Following Julien’k’s blistering dance party set, Toronto Ontario’s The Birthday Massacre stormed the stage to thunderous applauds. It had been almost seven years since they had played Nebraska, and tonight would be their debut in Lincoln. I’ve been a fan of TBM since discovering them in 2008. It has truly been amazing to watch the band evolve and their fanbase continue to grow over the past decade.
While the band has crafted a stylistic and multi-genre spanning soundscape with each of their albums, the sonic landscape of their live show carries us further down the rabbit hole. The Birthday Massacre utilized their extended time on stage to once again prove their continued relevance to the music scene. Vocalist and founder Sara “Chibi” Taylor has an adorably unique stage personality and uses her charisma to interact with the band’s fans in a way that few artists do. Not only was it apparent that these amazing musicians were having fun while on stage, their energy transferred to the crowd. Stage lights burst and shifted from reds to purple to blue as strobe lights pulsated to accentuate the elevated energy of their set. Without a doubt, each of The Birthday Massacre’s live performances raised the bar on what a concert experience should be.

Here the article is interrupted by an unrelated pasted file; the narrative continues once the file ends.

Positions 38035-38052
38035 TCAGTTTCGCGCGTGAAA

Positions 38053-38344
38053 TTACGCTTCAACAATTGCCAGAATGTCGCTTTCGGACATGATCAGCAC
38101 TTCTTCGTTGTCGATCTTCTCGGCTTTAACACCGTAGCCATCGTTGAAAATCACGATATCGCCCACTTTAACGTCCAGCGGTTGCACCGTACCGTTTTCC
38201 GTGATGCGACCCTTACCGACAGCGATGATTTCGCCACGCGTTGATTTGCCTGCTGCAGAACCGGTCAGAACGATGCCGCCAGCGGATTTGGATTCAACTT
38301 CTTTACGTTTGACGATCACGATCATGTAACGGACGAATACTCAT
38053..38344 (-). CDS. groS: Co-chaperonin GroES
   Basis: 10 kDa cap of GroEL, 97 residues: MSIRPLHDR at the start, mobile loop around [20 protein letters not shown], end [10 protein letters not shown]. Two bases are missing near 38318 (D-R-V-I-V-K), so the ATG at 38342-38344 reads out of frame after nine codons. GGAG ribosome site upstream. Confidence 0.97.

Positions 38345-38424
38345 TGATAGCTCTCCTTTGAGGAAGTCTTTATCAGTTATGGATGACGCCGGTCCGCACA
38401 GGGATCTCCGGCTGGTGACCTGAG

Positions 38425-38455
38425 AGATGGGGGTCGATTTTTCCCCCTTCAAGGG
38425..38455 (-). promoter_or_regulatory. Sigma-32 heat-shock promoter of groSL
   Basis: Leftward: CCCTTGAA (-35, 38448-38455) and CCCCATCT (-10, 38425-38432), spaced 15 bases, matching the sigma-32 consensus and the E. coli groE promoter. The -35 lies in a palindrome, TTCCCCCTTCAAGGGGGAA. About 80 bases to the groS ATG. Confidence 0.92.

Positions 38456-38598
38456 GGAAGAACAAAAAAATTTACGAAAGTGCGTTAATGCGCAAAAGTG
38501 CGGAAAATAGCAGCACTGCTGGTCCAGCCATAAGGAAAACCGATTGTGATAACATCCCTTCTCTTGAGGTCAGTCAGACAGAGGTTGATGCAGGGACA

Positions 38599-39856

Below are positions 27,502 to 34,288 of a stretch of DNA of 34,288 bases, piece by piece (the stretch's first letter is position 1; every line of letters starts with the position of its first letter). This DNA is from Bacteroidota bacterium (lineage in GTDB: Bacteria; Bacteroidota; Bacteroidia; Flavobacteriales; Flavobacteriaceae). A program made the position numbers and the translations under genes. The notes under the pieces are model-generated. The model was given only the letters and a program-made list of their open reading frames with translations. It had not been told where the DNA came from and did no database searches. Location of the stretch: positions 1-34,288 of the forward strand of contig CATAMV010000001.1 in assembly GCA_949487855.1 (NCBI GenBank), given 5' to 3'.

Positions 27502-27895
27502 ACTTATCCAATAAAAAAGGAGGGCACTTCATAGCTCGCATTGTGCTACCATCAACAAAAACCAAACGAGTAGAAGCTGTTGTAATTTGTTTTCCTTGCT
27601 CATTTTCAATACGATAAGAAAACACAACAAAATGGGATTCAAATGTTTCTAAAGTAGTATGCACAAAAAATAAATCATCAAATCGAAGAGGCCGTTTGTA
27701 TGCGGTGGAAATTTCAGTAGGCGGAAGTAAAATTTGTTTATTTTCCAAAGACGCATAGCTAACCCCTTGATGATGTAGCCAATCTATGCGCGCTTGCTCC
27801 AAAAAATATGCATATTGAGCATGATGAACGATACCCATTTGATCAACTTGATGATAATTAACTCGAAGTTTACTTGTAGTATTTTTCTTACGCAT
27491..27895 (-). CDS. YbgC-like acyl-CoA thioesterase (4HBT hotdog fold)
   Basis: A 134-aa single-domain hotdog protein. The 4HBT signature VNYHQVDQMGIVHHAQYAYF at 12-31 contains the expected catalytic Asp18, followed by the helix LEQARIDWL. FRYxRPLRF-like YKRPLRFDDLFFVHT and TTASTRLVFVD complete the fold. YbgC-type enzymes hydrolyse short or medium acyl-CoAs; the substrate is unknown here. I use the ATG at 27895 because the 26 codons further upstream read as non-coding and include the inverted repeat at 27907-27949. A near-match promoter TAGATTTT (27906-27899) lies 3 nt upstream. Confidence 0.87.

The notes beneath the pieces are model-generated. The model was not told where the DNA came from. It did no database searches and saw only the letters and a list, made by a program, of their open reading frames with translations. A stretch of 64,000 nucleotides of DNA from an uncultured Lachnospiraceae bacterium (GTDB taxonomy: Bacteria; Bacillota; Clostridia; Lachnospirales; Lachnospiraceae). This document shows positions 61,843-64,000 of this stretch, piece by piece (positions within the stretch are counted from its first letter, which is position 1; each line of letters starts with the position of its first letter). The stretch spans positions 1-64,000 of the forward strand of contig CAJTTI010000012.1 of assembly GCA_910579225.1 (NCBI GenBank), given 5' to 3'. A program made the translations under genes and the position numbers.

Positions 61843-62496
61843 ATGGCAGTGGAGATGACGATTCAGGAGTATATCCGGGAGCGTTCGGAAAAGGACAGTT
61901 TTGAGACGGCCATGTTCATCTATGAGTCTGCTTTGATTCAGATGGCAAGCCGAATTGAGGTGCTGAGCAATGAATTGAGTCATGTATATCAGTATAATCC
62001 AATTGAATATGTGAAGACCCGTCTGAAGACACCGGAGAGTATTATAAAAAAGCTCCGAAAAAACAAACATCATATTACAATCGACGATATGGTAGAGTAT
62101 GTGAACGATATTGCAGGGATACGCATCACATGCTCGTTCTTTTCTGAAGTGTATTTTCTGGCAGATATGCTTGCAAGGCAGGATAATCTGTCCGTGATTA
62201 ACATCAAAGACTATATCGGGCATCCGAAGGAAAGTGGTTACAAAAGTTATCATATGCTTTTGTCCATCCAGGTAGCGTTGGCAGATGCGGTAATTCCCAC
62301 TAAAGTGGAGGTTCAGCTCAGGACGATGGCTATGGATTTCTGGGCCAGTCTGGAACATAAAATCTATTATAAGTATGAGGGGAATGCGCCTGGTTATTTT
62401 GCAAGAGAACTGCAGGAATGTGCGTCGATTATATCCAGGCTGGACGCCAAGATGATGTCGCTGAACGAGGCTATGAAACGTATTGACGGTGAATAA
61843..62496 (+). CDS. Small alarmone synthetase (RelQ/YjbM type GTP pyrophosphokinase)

The band’s sound has evolved over the past 15 years but tracks off the band’s debut and sophomore releases mixed together perfectly with cuts from their current (7th!) album. “Counterpane” fit perfectly as their set opened and melted seamlessly into “Red Stars”. It was no surprise how well “Destroyer”, one of the band’s heaviest cuts, transitioned effortlessly into “One”, a hauntingly beautiful yet aggressive track highlighted by Sara’s ethereal voice. The older tracks that were played were altered ever so subtly. “Video Kid”, originally released on the band’s 2002 debut album “Nothing and Nowhere”, was played with precision and updated just enough to give it an incredibly modern feel. Closing their set with “Blue”, a fan favorite since its release 2004 release, gave the fans one last chance to really thrash out. I applaud The Birthday Massacre for continuing to play songs from their first few albums. They could easily put those tracks behind them and focus on their new material, but they have obviously realized that their fans love the older material as much as their current songs.